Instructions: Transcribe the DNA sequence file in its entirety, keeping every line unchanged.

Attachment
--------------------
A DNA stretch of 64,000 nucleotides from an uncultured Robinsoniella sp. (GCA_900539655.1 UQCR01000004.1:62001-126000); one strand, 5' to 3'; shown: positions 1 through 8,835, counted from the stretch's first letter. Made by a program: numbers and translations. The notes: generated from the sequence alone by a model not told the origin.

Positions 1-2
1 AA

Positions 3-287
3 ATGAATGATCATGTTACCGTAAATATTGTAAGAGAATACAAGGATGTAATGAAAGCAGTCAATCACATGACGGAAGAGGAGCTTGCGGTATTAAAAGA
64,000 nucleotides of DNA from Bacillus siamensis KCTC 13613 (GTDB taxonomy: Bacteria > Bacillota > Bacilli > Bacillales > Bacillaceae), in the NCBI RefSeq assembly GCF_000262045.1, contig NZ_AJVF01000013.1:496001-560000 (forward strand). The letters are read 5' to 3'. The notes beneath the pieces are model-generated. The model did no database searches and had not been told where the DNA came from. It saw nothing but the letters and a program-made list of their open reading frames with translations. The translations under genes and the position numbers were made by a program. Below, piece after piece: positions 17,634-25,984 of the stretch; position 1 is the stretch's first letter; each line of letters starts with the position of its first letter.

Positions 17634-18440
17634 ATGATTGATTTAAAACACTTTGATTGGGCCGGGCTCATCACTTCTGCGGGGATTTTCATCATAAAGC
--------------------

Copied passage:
A DNA stretch of 64,000 nucleotides from an uncultured Robinsoniella sp. (GCA_900539655.1 UQCR01000004.1:62001-126000); one strand, 5' to 3'; shown: positions 1 through 8,835, counted from the stretch's first letter. Made by a program: numbers and translations. The notes: generated from the sequence alone by a model not told the origin.

Positions 1-2
1 AA

Positions 3-287
3 ATGAATGATCATGTTACCGTAAATATTGTAAGAGAATACAAGGATGTAATGAAAGCAGTCAATCACATGACGGAAGAGGAGCTTGCGGTATTAAAAGA
64,000 nucleotides of DNA from Bacillus siamensis KCTC 13613 (GTDB taxonomy: Bacteria > Bacillota > Bacilli > Bacillales > Bacillaceae), in the NCBI RefSeq assembly GCF_000262045.1, contig NZ_AJVF01000013.1:496001-560000 (forward strand). The letters are read 5' to 3'. The notes beneath the pieces are model-generated. The model did no database searches and had not been told where the DNA came from. It saw nothing but the letters and a program-made list of their open reading frames with translations. The translations under genes and the position numbers were made by a program. Below, piece after piece: positions 17,634-25,984 of the stretch; position 1 is the stretch's first letter; each line of letters starts with the position of its first letter.

Positions 17634-18440
17634 ATGATTGATTTAAAACACTTTGATTGGGCCGGGCTCATCACTTCTGCGGGGATTTTCATCATAAAGC